2. The retrofitted compressor must be a positive-displacement compressor. While it is theoretically possible to run a centrifugal compressor in a small speed range, we don’t recommend it for a retrofit project.
  3. The retrofitted compressor must have a known speed range. This is easier to determine if the air-end on the unit is packaged in a VFD, gear or belt-drive package that has a known male rotor speed range. Typically, oil-flooded rotary screw compressors can be run down to 900 rpm at 100 psig, often lower. Oil-free compressors are more sensitive to speed reduction, because of temperature increase with slip at lower speeds.
  4. The retrofitted compressor must not have oil-flow systems that demand full speed operation for proper oil flow. We are not aware of this in a standard package, but it might exist.
  • Motor can handle VFD-operation. There are several things to look out for. First, the current draw will be slightly higher than it is now at 100% load, particularly at low frequencies, and the cooling will drop off. Some compressors have marginally-sized motors and are running modulated, and with a VFD, the 60Hz current will be higher than it used to be (modulation will be turned out). Also, some motors are not well cooled now and will be vulnerable to overheating at low speeds, particularly TEFC motors. An engineering evaluation needs to be done to see if the motor is suitable.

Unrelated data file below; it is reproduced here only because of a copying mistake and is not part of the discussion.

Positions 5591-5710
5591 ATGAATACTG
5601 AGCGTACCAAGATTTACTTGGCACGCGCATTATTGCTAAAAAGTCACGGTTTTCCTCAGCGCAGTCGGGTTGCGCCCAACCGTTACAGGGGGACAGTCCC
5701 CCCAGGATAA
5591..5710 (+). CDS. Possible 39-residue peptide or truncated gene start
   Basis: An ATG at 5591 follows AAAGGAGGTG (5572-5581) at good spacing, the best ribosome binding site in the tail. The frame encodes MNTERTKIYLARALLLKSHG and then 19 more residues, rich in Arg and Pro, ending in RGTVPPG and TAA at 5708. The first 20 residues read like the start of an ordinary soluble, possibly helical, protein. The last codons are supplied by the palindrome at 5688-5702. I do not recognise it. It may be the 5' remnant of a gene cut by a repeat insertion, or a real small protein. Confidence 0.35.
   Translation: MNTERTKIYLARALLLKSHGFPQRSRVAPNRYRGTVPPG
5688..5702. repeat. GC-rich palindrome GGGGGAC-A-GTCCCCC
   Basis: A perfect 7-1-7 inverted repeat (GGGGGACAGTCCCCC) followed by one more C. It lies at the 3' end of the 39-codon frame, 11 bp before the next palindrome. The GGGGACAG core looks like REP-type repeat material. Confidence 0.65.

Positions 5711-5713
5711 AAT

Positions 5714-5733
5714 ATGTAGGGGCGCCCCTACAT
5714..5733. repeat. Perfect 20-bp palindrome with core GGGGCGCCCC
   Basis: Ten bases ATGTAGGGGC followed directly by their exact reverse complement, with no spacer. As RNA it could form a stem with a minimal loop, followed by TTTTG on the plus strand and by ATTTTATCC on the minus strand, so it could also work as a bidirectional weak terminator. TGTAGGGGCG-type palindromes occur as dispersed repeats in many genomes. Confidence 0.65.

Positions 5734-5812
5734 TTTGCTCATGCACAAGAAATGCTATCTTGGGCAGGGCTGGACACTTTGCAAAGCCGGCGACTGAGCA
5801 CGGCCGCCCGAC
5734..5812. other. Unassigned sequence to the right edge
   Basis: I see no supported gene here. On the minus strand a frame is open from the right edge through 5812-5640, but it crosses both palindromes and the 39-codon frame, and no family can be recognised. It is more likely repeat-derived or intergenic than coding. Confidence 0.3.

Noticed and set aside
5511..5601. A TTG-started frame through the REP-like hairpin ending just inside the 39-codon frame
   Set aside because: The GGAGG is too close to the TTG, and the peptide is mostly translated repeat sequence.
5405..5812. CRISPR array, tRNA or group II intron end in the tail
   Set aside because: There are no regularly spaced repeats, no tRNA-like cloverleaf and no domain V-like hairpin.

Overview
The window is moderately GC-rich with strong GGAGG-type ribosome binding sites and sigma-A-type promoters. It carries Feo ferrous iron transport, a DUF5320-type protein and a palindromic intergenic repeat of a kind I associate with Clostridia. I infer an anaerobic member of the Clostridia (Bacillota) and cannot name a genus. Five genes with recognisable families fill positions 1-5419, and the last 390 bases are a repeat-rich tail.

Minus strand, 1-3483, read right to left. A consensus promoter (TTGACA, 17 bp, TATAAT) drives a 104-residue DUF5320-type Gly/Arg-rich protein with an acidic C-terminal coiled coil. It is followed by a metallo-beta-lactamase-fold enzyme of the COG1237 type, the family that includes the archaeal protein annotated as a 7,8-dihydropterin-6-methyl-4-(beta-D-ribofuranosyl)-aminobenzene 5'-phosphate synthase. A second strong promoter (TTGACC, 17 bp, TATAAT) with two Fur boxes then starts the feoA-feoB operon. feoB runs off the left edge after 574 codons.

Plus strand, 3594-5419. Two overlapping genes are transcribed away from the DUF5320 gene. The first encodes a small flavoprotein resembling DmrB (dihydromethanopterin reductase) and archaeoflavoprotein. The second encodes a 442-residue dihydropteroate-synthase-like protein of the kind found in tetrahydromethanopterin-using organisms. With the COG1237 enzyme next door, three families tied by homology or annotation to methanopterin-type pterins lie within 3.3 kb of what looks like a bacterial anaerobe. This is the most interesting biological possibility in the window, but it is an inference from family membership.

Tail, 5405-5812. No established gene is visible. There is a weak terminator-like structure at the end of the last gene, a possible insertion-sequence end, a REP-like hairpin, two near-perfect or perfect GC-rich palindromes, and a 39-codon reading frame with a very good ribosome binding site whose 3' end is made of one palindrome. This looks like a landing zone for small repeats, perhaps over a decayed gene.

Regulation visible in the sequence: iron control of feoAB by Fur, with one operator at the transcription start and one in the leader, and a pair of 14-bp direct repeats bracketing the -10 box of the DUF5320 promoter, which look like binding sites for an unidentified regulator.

• Adequate technical support is available. There is an electrical contractor who can act as an integrator, preferably with a controls programmer/engineer on staff, and a compressor engineer available to properly design and commission the system. Some customers have the in-house resources to implement this type of project. Most do not.
  • Customer understands that master controls need to be installed or changed. If there is a “sequencer” in the system already, it has to be reprogrammed or possibly replaced. If there are no master controls, some are needed.


Case Study Background

For this article, I will refer to the working conditions encountered at a food processing plant:

  • Typical production flow = 2200 to 2700 acfm
  • Weekend flow = 1400 acfm
  • Leak load = 800 acfm
  • (1) 400hp 2200 acfm and (1) 200hp 960 acfm 2-stage variable displacement fixed-speed screw compressors, good mechanical condition, some controls problems, 10-15 yrs old.
  • 400hp compressor turn-down = 1100 acfm (1800 - 900 rpm)
  • (2) 150hp 750 acfm screw compressors, fixed-speed, water-cooled, good mechanical condition, some controls problems, 25-30 yrs old.
  • Master control system installed but turned off.
  • 400hp running in variable displacement, 200hp stuck at 50% displacement, 150hp’s off.
  • Common wet header, refrigerated drying, N2 generation, 100 psig

Meat Packager Retrofits a Compressor with a VFD and Master Controls

In 2011, the 400hp compressor was converted to water-cooled so that it could run more reliably at full capacity, and the master controls were installed. The control mode that the system was previously set up for was with the master controls was as follows:

  • 0-960 acfm (never ran here): 200hp load-unload, 400hp off
  • 960-2200 acfm: 400hp compressor, running in variable displacement mode with unloading
  • 2200-3700 acfm: 400hp compressor, running in variable displacement mode, (1) 150hp running full load

Average efficiency was good, 5.53 acfm/kW.

In 2014, we recommended repair and improvements, including the following:

  1. Re-commission master controls (they were shut off for some reason). Efficiency had dropped to 5.35 acfm/kW.